The Independent Road Test: A little still goes a long way: Minis are big on appeal: John Simister enjoys the sporty 'new' Monte Carlo while James Ruppert seeks out the second-hand bargains

Click to follow
Indy Lifestyle Online
A re new things always better? Not necessarily, if we are talking of cars. New usually means safer, greener, more idiot-proof, less demanding, better able to conform to ever-more-stringent legislation. It usually does not mean more individual, more innovative, or more fun.

If it did, someone would have reinvented the Mini. No one has - except for Japanese 'microcar' manufacturers supplying their home market. There is talk of a proper, modern Mini replacement on Rover's drawing board, a project encouraged by BMW (Rover's parent company); but until that comes about Rover is making do with the original, served up with some new sauces and toppings.

The latest of these is the Mini Cooper Monte Carlo. It is three decades since a Mini Cooper first won the rally, so this limited edition of 200 cars might seem a bit late in the day. But this year's Monte Carlo Rally once again numbered a Mini Cooper among its entrants, driven by the self-same Paddy Hopkirk who won in 1964.

He did not win this time (new things do at least tend to be faster), but the red car with the white roof went well until its alternator failed. Anyway, Rover is revved up enough about the experience to bring out this latest permutation of the 'car-as-toy' theme, a Mini Cooper with four extra rally-style lights across its front grille, four stickers around the body based on the design of the old Monte Carlo Rally plates, and a facsimile of the signature of John Cooper, creator of the original Mini Cooper, on the front wings.

The wheels, inspired by the Minilite design that was de rigueur on a Sixties rally car, get fat 165/60- section tyres and gunmetal grey paint for their spokes, and the seats are finished in red vinyl with cream cloth centre sections in the style of original Mini Coopers. The steering wheel rim, carpets, gear-lever knob and seat belts are all red, too (though if that is too much red you can have black bodywork instead).

It looks terrific. All cute and cuddly and purposeful and sporty, inviting you in to a Mini world where everything is small, noisy and hyperactive, where town traffic becomes an obstacle course of delight. A Mini bounces over bumps that other cars smother, and the driving position cramps your ankles painfully, but it does not matter. The bumpiness is not as bad as it used to be (some new things are better), and you can fit a proprietary kit to reposition the driver's seat farther back - if you do not mind the loss of rear legroom, already made minimal by the full-size seats fitted to today's posher Minis.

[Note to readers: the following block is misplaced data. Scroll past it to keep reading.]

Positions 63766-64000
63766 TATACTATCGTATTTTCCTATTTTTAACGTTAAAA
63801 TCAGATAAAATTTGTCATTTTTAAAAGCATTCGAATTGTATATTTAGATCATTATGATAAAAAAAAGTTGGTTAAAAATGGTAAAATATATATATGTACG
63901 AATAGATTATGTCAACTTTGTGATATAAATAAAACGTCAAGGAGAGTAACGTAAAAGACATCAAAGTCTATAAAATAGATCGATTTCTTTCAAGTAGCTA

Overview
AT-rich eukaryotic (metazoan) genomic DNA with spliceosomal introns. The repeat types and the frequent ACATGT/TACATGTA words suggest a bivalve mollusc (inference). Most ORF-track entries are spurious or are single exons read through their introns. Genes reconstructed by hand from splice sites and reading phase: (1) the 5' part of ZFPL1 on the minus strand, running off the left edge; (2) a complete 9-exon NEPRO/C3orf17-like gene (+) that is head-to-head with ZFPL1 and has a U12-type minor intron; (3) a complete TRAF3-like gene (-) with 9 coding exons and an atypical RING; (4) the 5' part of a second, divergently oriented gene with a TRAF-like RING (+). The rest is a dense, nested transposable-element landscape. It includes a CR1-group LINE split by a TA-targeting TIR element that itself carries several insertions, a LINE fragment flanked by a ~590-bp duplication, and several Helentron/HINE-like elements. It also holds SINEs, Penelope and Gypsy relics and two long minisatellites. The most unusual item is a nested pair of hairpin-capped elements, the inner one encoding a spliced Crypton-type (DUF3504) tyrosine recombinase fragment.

Then there is the layout of the switchgear, acceptable in the unergonomic Sixties, not so clever now. But this does not matter either; all the switches are there, and they all work in their own way. Put modern designs out of your mind and be diverted by other things, like the way the Mini goes.

It is not especially fast, but its old-fashioned engine has a crisp response and solid pull from low speeds that is often lacking in modern motors. It makes squirting through traffic all the easier and helps mask the large gaps between the gears, of which there are only four. The engine sounds reassuringly familiar, too, a mixture of intake roar (even though the old carburettor has been replaced by single-point fuel injection) and gear whine harmonising as the Mini noise always has.

But it is the blend of the punchy performance with the Mini's tiny size and sharp handling that makes it so engaging. It reacts astonishingly quickly: this is the lost art of steering, a two-way communication between driver and wheels. Show a Mini a series of bends, especially this Monte Carlo Mini with its grippy tyres, and it will scuttle through them like nothing else made today.

A Mini bombards your senses so intensely that you don't have to risk your licence to have a good time. True, the average, rational car buyer might prefer a little more comfort, space and civility; but that is not the point. The Mini is a plaything far removed from its original role of cheap transport. Why else would Rover now sell versions with wooden dashboards and improbably large seats, or nostalgia-tinged versions such as this Mini Cooper Monte Carlo?

COMPARISONS

Citroen AX Forte, pounds 8,860

By Mini standards the AX is soft and stodgy, by any others it is the lightest and sharpest supermini of all. This Forte version is the old AX GT with a few equipment changes and a useful price cut; the peppy performance from the 1.4-litre engine is untainted. Next year sees an all-new AX, which will be bigger and heavier.

Nissan Micra Super S, pounds 9,130

Built in Britain, this Micra has the same engine size as the Mini, and similarly cuddly looks. But it is a bigger car, much quieter and a good deal more comfortable. Faster, too, though its handling is a good deal less telepathic. Spoilers and alloy wheels work better with the Micra's globular shape than you might expect.

Peugeot 106 Rallye, pounds 9,095

This stripped-out, tuned-up 106 is bigger, noisier and faster than the Cooper, but equally entertaining with its agile handling and sharp steering. If you have ever wondered what it means to 'steer on the throttle', this car will show you.

SPECIFICATIONS

Mini Cooper Monte Carlo, pounds 7,995

Engine: 1275cc, four cylinders, 63bhp at 5,700rpm. Four-speed gearbox, front-wheel drive. Top speed 92mph, 0-60 in 11.5 seconds. Fuel consumption: 35-40mpg.

(Photograph omitted)

Search for used cars

Comments